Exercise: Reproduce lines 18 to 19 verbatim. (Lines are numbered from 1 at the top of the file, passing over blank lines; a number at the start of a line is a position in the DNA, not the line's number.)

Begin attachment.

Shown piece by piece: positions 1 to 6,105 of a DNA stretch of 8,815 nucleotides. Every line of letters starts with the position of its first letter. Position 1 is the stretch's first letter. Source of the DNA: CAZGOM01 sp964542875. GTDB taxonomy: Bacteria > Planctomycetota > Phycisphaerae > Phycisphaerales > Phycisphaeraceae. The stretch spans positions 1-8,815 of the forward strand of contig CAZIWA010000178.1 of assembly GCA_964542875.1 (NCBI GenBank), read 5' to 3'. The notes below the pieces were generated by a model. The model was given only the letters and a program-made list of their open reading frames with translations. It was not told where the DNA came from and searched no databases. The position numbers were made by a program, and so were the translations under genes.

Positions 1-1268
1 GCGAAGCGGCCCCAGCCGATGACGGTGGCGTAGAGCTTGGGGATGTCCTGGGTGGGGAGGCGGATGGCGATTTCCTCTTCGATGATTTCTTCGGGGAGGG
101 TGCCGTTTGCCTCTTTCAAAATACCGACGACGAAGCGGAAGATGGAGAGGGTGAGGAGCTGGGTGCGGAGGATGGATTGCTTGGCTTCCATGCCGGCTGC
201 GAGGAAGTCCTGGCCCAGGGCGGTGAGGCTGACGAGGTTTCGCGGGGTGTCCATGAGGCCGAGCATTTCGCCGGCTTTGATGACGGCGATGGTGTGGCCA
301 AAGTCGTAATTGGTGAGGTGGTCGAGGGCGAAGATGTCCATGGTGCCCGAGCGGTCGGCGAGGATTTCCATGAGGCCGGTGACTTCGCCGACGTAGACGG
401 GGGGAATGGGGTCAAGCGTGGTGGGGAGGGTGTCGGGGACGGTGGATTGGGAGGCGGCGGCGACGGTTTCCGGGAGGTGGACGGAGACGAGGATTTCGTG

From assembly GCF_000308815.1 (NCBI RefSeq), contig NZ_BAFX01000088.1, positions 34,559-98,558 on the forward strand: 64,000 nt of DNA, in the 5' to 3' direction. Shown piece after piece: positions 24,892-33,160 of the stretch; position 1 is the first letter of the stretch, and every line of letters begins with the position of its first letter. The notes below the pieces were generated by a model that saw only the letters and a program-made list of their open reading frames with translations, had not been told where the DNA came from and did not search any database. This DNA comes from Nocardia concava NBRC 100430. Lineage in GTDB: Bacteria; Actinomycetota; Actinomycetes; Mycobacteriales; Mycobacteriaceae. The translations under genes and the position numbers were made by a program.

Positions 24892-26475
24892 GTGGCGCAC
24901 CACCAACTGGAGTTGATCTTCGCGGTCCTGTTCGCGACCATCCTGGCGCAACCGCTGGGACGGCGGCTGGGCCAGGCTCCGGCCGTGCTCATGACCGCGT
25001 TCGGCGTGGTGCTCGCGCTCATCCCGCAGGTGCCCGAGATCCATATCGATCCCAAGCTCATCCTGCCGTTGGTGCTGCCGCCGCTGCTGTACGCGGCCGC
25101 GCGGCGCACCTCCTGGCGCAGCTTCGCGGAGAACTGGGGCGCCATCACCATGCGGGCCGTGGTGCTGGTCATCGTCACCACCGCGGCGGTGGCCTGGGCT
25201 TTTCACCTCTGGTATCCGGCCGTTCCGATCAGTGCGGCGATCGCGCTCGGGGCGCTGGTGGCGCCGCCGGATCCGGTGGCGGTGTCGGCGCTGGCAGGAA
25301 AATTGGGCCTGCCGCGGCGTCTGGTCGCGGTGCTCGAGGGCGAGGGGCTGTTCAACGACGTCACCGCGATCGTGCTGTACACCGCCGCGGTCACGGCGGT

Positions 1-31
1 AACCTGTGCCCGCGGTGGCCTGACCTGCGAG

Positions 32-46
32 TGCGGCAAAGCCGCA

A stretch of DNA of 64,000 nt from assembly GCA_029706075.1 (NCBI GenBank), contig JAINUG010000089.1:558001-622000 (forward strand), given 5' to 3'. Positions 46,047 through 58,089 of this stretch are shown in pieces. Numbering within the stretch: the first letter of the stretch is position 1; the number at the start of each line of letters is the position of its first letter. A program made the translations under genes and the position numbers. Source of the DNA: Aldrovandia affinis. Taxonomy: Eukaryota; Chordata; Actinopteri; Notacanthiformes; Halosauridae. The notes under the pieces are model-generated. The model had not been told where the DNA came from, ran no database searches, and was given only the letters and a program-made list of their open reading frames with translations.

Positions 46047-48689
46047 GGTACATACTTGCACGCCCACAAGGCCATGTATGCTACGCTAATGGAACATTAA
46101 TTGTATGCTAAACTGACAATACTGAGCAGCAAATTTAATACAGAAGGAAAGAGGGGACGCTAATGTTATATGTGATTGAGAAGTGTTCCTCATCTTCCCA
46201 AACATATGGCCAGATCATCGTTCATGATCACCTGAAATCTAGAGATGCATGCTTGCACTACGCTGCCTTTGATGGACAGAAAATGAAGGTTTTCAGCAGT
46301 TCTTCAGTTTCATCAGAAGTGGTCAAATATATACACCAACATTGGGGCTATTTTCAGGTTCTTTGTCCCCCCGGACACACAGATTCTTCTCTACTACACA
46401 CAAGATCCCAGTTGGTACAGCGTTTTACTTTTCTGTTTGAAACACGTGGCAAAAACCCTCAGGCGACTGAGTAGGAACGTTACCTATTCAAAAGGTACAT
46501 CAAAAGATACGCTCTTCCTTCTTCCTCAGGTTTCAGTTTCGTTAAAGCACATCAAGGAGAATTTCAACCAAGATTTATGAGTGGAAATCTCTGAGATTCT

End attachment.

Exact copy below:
Positions 32-46
32 TGCGGCAAAGCCGCA